The northern lights had been on my bucket list ever since I discovered they existed, and seeing them in person did not disappoint. They are so special because you can only see them in certain regions of the world, at certain times of the year.
If you find yourself in an area where they can be spotted, or you are traveling to a destination with high hopes of seeing them, this guide will help you to maximize your chances of seeing them.
Depending on where you are traveling, there may be an organized tour you can take to try and see them. These tours are typically found in popular destinations/ big cities (ex. Reykjavik, Oslo, Norway, etc.). If the destination you are traveling to does not offer a tour but you still want to see the northern lights don’t worry, because this guide is going to tell you everything you need to know in order to have as good of a chance of seeing them as if you were on a tour.
The first thing you need to know is that you are never guaranteed to see the northern lights. Not to get into the science, but they occur when electrons from the sun strike and react in a way with the electrons in the earth’s atmosphere, which reacts and releases light (which we see as the northern lights). Because this is a phenomenon, it is therefore not constantly occurring which is why even if the conditions are all met, you still may not see them. There are a few conditions that have to be met in order to be able to see them; this just means that after these conditions are all met you have a chance of seeing them, but even if they are all met it is not guaranteed that you will see them. This is also why I would highly recommend learning how to find them yourself instead of booking a tour.
What to know
The KP index
The KP index is a scale that measures the amount of aurora activity within the earth’s atmosphere (so essentially how strongly the sun is currently reacting with the earth’s atmosphere). Think about the KP index like you would the weather app; it is based on certain locations. The KP index is the same, you can set it to a certain region and it will show you a map of how strong the KP currency is, or is forecasted to be that day/ that week.
Another thing you need to know about the KP index is that it is measured on a scale from 0-9, where 0 means there is no solar activity (and therefore no northern lights) to 9 meaning there is strong solar activity (and lots of northern lights). If the Kp is 1-3, the lights will appear faint but you will still be able to see the colour. If the KP is 4-6, the lights will be of medium brightness, and if the KP is from 7-9 the lights will be really strong and vibrant.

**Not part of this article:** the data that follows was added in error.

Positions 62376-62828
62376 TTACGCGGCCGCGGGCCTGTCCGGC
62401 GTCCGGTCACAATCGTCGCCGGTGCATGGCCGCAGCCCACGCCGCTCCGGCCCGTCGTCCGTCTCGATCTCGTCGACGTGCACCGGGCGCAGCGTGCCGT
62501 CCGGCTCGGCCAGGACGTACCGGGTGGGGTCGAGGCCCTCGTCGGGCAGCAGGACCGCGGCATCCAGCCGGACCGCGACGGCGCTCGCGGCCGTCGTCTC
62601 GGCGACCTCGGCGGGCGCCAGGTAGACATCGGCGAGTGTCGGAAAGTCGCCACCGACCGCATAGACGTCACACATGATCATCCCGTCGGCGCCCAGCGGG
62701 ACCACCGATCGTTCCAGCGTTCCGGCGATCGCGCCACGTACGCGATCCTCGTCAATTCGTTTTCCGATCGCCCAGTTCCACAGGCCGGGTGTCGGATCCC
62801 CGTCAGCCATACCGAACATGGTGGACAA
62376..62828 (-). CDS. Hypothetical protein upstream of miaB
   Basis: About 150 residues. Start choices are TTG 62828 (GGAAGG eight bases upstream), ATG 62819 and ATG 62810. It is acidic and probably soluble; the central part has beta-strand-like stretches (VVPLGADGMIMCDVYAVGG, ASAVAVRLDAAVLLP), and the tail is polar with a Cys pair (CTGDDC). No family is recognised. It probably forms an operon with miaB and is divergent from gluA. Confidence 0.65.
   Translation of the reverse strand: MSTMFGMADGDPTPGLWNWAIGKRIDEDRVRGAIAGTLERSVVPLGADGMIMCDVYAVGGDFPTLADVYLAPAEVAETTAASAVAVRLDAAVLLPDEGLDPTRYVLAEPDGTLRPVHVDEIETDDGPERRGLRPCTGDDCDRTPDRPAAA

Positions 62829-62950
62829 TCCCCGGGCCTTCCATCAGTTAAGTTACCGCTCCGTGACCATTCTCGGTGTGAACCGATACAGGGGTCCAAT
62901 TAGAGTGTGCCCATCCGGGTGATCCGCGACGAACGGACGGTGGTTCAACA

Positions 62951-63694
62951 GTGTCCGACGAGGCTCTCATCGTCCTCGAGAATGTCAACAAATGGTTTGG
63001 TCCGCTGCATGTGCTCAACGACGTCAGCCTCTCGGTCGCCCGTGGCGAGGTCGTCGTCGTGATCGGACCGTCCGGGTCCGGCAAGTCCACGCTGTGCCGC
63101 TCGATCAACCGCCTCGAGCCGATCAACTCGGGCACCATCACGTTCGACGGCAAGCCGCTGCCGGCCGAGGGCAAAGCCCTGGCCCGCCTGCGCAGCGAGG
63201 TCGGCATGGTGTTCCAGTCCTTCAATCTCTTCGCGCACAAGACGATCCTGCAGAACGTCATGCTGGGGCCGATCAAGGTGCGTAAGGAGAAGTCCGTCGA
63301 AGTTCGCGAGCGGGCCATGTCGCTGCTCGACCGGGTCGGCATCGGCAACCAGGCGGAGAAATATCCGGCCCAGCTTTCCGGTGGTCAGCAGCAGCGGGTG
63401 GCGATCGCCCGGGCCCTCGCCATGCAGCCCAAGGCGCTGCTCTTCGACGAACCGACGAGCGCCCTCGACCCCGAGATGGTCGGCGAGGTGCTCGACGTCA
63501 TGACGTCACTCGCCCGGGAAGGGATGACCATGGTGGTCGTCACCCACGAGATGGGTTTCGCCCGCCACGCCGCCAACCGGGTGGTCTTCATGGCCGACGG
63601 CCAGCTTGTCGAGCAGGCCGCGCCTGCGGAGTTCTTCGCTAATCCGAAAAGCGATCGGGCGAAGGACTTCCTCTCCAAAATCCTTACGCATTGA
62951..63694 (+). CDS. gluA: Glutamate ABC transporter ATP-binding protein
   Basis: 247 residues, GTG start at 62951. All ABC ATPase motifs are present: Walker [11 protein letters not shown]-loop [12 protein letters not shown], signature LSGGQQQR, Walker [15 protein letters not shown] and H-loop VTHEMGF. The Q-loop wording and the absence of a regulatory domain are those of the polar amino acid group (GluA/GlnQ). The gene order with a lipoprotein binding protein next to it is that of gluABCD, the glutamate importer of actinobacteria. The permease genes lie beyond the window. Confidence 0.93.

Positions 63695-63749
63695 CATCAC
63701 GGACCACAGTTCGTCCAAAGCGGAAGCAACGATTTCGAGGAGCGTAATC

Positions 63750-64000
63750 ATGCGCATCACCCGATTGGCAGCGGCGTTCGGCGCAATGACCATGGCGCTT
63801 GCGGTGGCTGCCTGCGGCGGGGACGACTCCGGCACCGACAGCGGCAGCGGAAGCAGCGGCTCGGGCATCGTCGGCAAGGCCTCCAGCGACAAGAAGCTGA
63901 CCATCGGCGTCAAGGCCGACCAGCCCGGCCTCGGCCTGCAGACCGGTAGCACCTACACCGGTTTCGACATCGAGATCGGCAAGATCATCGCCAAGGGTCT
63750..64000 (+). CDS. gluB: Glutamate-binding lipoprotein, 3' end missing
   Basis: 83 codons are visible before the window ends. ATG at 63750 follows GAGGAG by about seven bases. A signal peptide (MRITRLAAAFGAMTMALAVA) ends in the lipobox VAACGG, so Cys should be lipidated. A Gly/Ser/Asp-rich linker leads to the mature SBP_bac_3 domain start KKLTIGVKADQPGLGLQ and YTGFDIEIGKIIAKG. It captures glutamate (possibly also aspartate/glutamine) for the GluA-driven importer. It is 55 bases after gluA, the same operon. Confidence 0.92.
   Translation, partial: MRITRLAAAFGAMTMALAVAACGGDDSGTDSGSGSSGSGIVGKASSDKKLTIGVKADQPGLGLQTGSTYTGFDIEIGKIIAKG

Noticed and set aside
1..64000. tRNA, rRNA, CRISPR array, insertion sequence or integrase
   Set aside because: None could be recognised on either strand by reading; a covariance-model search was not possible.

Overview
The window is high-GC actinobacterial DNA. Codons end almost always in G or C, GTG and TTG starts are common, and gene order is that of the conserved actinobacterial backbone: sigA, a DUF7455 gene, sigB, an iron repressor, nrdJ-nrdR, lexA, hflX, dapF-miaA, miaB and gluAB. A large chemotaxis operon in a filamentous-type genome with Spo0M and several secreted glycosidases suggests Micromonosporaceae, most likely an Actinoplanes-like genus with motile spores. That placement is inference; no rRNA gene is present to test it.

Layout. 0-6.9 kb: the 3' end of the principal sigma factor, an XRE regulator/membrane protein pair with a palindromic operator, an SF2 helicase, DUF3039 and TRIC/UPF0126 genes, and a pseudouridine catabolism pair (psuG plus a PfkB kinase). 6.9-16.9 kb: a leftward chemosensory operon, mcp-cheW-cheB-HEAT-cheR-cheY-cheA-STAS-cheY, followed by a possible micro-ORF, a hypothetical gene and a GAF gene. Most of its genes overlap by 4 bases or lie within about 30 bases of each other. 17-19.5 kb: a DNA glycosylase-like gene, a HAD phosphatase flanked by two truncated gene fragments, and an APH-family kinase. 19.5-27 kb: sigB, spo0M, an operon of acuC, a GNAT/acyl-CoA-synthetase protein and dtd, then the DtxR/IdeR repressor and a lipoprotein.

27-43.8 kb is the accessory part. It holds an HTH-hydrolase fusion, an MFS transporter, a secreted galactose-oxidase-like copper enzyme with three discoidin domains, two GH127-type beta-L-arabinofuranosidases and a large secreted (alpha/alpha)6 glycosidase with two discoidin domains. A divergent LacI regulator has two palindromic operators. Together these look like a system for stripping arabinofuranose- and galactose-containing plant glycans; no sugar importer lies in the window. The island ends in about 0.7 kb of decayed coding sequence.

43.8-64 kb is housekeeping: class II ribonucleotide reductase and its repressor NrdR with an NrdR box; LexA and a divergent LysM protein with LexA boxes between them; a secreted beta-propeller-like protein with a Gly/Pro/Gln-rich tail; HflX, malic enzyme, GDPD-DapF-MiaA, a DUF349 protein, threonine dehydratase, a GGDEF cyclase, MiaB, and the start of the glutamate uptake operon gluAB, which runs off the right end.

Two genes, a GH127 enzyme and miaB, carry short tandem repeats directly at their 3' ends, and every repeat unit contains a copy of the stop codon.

This one is probably what you will hear the most, that you need a clear sky to see the northern lights and this is true! There is a correlation between the KP index and could cover, which I’ll get to after. The main thing you need to know is that you need a clear sky to see the northern lights. And this is because the lights occur above all clouds, and so if there are clouds they will block your view of the lights if they are currently happening. If the clouds are not that thick and the northern lights are very strong, you may be able to see the color/ a glow from the clouds, but it will not be the same as if you were looking at them without the clouds. If there are some clouds but also space without clouds, you may be able to see the northern lights between the clouds.
How to actually see/ find them
Once you understand how the northern lights work & what conditions you need to to spot them, finding them is only a matter of getting yourself to a region with a relatively high KP index & without any clouds. In order to do this, there are a few apps you can use. I use the app aurora; it did everything you need and I would definitely recommend it. You can either select your current location, or enter a custom location. It then gives you cloud coverage maps for the next few hours, as well as the KP index hourly and for the upcoming week.
What to do
If the KP index is at least a 2.3, you will be able to notice the lights; at 2.3 it will be a really faint glow and anything less you likely won’t see. Once you have analyzed the KP index, if it is high enough that you will be able to see the lights, you’ll now have to check the cloud coverage map. When you find an area without clouds, this is where you want to be. Once you arrive at your location, all you can do now is look at the sky and wait for them to appear. The good thing about hunting for them yourself is if you get to your location and clouds appear, you can check the map and head to another location. Remember again that even if all the conditions are met, it is never guaranteed that you will see the lights. Another app that I found helpful is hello aurora; I liked this app because people can post pictures with the locations of the lights as they spot them, so it can give you live updates on what locations near you are currently observing the lights.
It may seem complicated, but in reality anyone can do it and you have just as good of a chance finding them on your own as you do with a tour, provided you follow the tactics to spotting them. Another fun thing about the light is that they show up much more intensely on camera, so if you see even the finest glow in the sky capture a picture and you’ll be pleasantly surprised!
I hope you get to experience the northern lights as well because they re so amazing, and please let me know your experiences/ stories as I’d love to hear them!